Pritchett and Summers do not get around to explaining the major reasons behind why this happens (the research paper is still work in process). But one of the reasons they point out is the rule of law. As they write “we suspect that the reason for slowdown that will come in China and India is for a similar reason but which will manifest differently given the very different politics. That is, in neither country does investor confidence rely on rule of law.”
But there is other research which points out why poor countries are not able to sustain high economic growth beyond a point. As the Morgan Stanley authors point out “New research, however, shows that “development traps” can knock countries off the catch-up path at any income level. The challenges of developing industry — backed by better banks, schools, regulators, etc. — do not accumulate and confront an economy all at once. They continue to harass an aspiring nation every step up the development ladder.” This is already playing out in India.
In fact, countries flatter to deceive, do well in one decade and don’t do well in the next. “In some cases, development traps can drag newly rich countries back to the middle income ranks, as has happened in the last century to Argentina and Venezuela. Since the late 1950s, many nations have also slid back from the middle to the lower income class, including the Philippines in the 1950s, and Russia, South Africa and Iran in the 1980s and 90s. On average, more nations regress to a lower income level than advance to a higher one. And every decade tosses up new convergence stars — from Iraq in the 1950s to Iran in the 60s and Malta in the 70s — that burn out in the next decade,” Morgan Stanley authors point out.
Hence, sustained economic growth is a very rare phenomenon. And just because India has grown at a fast economic growth rate in the past, it may not do so in the future. The highly optimistic UPA politicians need to start by at least appreciating this point. 

The article originally appeared on www.firstpost.com on January 21, 2014 

(Vivek Kaul is a writer. He tweets @kaul_vivek)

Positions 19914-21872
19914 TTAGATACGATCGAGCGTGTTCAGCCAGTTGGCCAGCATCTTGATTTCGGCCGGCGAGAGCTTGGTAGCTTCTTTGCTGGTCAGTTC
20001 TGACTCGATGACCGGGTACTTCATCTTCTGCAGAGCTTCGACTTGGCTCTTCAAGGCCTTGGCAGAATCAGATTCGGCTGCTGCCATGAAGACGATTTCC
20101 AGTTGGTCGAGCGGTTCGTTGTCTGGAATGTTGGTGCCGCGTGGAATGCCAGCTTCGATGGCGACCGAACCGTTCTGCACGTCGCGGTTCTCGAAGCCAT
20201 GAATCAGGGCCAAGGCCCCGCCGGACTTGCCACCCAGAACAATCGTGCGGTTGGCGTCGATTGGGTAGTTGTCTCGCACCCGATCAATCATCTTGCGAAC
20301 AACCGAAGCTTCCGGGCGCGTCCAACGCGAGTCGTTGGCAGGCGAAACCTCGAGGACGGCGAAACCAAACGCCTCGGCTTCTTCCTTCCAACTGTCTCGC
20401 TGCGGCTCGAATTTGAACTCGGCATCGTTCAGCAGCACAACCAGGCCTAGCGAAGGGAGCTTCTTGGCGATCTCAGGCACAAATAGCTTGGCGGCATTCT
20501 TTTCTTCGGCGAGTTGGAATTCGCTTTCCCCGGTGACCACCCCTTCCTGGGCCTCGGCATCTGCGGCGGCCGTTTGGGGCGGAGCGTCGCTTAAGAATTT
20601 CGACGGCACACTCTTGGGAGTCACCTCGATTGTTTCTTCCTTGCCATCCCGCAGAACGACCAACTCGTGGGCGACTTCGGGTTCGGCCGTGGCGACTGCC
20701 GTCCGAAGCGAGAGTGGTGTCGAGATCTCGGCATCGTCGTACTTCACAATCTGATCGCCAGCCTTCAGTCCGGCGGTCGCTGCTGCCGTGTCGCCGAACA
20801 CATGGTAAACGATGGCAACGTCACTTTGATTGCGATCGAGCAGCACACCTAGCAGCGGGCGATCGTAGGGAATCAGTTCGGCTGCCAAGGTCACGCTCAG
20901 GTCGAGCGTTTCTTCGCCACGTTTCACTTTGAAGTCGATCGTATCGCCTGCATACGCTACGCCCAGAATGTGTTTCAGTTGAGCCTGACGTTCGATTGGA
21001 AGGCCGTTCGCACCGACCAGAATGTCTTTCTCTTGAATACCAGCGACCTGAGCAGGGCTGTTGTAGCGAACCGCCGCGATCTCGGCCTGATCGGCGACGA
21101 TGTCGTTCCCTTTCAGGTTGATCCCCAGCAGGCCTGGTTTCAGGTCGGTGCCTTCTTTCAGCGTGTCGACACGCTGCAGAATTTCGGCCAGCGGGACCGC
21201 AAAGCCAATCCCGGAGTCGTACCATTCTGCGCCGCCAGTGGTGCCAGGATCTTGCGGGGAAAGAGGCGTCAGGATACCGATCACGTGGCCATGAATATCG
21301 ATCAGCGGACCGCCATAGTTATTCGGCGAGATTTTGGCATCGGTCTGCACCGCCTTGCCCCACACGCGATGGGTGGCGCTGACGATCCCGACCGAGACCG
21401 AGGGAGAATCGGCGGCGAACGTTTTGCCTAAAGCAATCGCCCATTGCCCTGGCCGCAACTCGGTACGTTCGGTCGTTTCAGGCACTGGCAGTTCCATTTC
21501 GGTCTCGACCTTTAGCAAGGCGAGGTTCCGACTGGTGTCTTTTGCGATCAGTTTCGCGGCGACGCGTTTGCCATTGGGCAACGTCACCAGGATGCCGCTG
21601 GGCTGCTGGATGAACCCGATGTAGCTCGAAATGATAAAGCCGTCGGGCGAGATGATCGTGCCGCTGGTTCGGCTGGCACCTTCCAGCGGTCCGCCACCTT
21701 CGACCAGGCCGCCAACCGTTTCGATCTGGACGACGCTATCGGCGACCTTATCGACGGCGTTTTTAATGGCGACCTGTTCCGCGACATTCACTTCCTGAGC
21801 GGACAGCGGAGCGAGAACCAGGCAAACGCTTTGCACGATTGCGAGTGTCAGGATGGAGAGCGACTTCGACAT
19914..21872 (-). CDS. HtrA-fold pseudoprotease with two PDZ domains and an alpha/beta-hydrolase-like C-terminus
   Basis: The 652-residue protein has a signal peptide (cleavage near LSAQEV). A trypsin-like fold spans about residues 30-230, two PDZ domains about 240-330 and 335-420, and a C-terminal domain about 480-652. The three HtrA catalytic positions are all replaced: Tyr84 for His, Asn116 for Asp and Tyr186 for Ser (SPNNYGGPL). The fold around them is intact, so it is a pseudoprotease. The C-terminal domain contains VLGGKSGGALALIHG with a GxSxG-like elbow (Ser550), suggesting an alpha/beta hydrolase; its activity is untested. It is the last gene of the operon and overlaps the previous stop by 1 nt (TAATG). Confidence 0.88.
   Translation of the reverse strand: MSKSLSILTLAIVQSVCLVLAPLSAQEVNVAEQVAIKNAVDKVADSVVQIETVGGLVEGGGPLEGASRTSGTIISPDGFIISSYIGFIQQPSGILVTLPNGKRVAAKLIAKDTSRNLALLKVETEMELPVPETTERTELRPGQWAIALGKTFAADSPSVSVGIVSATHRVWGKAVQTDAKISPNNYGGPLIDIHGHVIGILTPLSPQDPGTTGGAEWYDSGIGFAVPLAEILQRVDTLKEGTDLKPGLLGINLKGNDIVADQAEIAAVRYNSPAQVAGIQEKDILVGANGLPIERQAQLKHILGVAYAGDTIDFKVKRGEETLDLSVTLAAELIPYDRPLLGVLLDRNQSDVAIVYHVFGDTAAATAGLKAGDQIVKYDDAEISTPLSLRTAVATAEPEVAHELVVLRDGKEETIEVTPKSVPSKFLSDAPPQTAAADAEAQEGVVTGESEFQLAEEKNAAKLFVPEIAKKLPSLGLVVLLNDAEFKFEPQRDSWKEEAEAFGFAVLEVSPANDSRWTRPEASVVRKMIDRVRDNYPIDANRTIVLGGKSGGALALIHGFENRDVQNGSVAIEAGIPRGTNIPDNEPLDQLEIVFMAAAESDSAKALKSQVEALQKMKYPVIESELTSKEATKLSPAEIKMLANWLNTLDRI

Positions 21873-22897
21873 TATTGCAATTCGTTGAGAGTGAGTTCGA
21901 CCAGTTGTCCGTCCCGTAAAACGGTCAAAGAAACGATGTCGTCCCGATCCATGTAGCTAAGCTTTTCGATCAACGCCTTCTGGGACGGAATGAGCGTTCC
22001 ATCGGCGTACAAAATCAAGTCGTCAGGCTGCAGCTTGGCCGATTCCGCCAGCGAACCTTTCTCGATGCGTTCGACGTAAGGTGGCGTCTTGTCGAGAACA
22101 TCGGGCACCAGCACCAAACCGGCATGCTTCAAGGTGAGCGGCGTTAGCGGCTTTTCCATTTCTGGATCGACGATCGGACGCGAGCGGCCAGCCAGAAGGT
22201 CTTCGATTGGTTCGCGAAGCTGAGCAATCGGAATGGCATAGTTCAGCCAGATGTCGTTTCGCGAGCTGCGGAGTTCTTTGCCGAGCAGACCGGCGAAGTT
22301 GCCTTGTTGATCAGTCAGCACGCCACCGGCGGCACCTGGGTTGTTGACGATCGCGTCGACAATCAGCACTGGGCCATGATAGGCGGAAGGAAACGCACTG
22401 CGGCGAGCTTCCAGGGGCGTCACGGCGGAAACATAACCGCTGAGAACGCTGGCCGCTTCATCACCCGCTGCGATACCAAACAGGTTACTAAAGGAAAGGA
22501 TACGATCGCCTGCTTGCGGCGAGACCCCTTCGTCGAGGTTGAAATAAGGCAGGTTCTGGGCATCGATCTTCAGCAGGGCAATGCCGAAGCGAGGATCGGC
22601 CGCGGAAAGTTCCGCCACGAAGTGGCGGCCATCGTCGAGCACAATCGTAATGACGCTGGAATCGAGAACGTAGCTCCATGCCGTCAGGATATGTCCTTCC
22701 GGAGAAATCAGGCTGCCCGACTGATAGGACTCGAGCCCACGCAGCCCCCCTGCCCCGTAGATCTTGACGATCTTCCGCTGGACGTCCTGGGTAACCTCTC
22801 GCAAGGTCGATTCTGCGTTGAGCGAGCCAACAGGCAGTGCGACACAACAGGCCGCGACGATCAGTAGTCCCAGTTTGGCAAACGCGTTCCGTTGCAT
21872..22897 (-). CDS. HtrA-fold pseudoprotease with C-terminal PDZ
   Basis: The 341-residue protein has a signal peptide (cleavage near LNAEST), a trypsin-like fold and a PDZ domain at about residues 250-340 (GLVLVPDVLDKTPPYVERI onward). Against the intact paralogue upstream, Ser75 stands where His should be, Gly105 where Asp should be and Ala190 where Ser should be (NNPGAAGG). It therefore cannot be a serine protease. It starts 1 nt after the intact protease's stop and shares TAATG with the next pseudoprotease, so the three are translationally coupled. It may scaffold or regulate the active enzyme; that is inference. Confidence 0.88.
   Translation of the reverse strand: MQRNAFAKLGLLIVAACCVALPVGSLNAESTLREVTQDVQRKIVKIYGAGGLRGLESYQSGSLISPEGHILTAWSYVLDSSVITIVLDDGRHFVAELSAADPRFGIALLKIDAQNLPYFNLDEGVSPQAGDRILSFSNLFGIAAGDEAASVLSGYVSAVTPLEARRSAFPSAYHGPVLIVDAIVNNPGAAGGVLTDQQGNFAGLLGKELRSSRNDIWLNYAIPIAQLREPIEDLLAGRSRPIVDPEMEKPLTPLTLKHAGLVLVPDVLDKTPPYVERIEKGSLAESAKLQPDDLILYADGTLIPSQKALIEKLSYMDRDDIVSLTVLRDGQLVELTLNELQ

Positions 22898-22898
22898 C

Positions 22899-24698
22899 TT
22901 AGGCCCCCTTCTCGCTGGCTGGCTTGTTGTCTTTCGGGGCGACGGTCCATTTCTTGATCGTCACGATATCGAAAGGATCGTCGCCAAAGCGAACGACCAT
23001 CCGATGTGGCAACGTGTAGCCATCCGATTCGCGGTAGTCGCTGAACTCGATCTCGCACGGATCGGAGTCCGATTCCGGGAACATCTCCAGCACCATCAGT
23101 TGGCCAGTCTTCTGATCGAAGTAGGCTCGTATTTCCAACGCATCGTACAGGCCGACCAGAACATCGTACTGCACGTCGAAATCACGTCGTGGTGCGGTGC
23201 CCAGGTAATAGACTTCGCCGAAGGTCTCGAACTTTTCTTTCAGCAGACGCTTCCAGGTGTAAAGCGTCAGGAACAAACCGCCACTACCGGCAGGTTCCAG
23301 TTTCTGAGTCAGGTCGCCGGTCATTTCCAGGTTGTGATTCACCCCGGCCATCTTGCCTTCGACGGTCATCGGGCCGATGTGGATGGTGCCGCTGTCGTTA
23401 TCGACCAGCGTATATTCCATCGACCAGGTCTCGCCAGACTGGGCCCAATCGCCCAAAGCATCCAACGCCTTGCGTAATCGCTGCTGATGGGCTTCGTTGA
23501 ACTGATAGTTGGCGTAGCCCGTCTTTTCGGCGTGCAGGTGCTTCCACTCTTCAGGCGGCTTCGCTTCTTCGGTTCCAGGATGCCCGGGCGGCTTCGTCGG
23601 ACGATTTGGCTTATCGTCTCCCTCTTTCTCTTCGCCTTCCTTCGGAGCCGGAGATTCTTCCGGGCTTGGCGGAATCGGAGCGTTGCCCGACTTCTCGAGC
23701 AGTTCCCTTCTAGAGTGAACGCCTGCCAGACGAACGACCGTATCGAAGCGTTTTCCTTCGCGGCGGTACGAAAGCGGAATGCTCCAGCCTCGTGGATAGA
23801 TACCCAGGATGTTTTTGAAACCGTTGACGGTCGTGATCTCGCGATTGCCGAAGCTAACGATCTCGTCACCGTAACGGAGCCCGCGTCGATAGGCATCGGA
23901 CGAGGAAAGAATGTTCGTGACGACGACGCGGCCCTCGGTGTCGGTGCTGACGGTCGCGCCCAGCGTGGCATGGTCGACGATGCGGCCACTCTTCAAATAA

About vivekkaul
Vivek Kaul is a writer who has worked at senior positions with the Daily News and Analysis(DNA) and The Economic Times, in the past. He is the author of the Easy Money trilogy. Easy Money: The Greatest Ponzi Scheme Ever and How It Is Set to Destroy the Global Financial System , the latest book in the trilogy has just been published. The first two books in the trilogy were published in November 2013 and July 2014 respectively. Both the books were bestsellers on Amazon.com and Amazon.in. Currently he works as an economic commentator and writes regular columns for www.firstpost.com. He is also the India editor of The Daily Reckoning newsletter published by www.equitymaster.com. His writing has appeared across various other publications in India. These include The Times of India, Business Standard,Business Today, Business World, The Hindu, The Hindu Business Line, Indian Management, The Asian Age, Deccan Chronicle, Forbes India, Mutual Fund Insight, The Free Press Journal, Quartz.com, DailyO.in, Business World, Huffington Post and Wealth Insight. In the past he has also been a regular columnist for www.rediff.com. He has lectured at IIM Bangalore, IIM Indore, TA PAI Institute of Management and the Alliance University (Bangalore). He has also taught a course titled Indian Economy to the PGPMX batch of IIM Indore. His areas of interest are the intersection between politics and economics, the international financial crisis, personal finance, marketing and branding, and anything to do with cinema and music. He can be reached at vivek.kaul@gmail.com